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Volume 15 No. 04
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Accepted Papers

Review Articles

Workplace Interventions to Promote Sleep Health and an Alert, Healthy Workforce

Nancy S. Redeker, PhD, RN1; Claire C. Caruso, PhD, RN2; Sarah D. Hashmi, MSc, MPH, MBBS3; Janet M. Mullington, PhD4; Michael Grandner, PhD, MTR5; Timothy I. Morgenthaler, MD, FAASM6
1Yale School of Nursing, Orange, Connecticut; 2National Institute for Occupational Safety and Health, Centers for Disease Control and Prevention, Cincinnati, Ohio; 3American Academy of Sleep Medicine, Darien, Illinois; 4Beth Israel Deaconess Medical Center, Boston, Massachusetts; 5University of Arizona College of Medicine, Tucson, Arizona; 6Center for Sleep Medicine, Mayo Clinic, Rochester, Minnesota


Study Objectives:

The purpose of this review is to synthesize the published literature that addresses employer-initiated interventions to improve the sleep of workers and in turn improve health, productivity, absenteeism, and other outcomes that have been associated with sleep disorders or sleep deficiency.


We conducted a systematic search and a selective narrative review of publications in PubMed from 1966 to December 2017. We extracted study characteristics, including the workers' professions, workplace settings and shift work, and workplace interventions focused on worker sleep. Because of the high degree of heterogeneity in design and outcomes, we conducted a narrative review.


We identified 219 publications. After restriction to publications with studies of workplace interventions that evaluated the outcomes of sleep duration or quality, we focused on 47 articles. An additional 13 articles were accepted in the pearling process. Most studies employed non-randomized or controlled pretest and posttest designs and self-reported measures of sleep. The most common workplace interventions were educational programs stressing sleep hygiene or fatigue management. Other interventions included timed napping before or after work, urging increased daytime activity levels, modifying workplace environmental characteristics such as lighting, and screening, and referral for sleep disorders treatment. Overall, most reports indicated that employer efforts to encourage improved sleep hygiene and healthier habits result in improvements in sleep duration, sleep quality, and self-reported sleepiness complaints.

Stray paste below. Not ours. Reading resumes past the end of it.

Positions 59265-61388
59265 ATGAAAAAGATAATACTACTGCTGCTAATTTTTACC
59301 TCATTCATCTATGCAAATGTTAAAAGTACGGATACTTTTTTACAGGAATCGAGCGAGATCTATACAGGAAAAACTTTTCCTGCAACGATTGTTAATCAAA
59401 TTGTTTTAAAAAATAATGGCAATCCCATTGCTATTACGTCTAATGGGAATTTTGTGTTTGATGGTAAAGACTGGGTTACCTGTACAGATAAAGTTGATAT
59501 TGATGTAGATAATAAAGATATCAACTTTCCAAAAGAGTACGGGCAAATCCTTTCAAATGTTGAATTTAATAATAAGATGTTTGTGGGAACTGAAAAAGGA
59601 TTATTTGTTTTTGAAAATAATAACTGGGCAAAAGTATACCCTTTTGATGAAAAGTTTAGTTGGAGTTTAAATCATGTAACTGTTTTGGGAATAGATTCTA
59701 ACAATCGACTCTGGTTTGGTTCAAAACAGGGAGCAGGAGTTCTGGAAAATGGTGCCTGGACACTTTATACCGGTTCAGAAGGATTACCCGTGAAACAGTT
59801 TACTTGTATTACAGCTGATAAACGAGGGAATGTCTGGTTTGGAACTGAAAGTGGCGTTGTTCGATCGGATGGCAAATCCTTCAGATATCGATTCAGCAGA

These studies suggest employer-sponsored efforts can improve sleep and sleep-related outcomes. The existing evidence, although weak, suggests efforts by employers to encourage better sleep habits and general fitness result in self-reported improvements in sleep-related outcomes, and may be associated with reduced absenteeism and better overall quality of life. Candidate workplace strategies to promote sleep health are provided.


Redeker NS, Caruso CC, Hashmi SD, Mullington JM, Grandner M, Morgenthaler TI. Workplace interventions to promote sleep health and an alert, healthy workforce. J Clin Sleep Med. 2019;15(4):649–657.


Sleep deficiency resulting from short sleep duration, poorly timed sleep, and/or poor sleep quality is common. The Institute of Medicine estimates that 50 to 70 million American adults have a chronic sleep disorder that hinders daily function and contributes to poor health.1 Recent data from the Centers for Disease Control and Prevention indicate that many American adults get inadequate sleep: only 65.2% of adults indicate they sleep ≥ 7 hours.2,3 Sleep duration of less than 7 hours is associated with increased risks for cardiovascular disease, obesity, diabetes, hypertension, depression, and all-cause mortality.47

The consequences of sleep deficiency also manifest in declines in cognitive function, including attention, reaction time, working and long-term memory, visuomotor performance, decision making skills, verbal function, response inhibition, and motivation.8 These cognitive and functional effects have a negative impact on quality of life and also lead to deterioration in performance at work. These outcomes have been most convincingly studied in health care workers,9,10 professional drivers,11 aircraft operators10,12 and night shift workers.13 The effects of sleep deprivation can also have public health consequences. Approximately 20% of all serious motor vehicle accidents are thought to be associated with sleep deprivation.14 Up to 43% of commuter train accidents are thought to be due to fatigue.15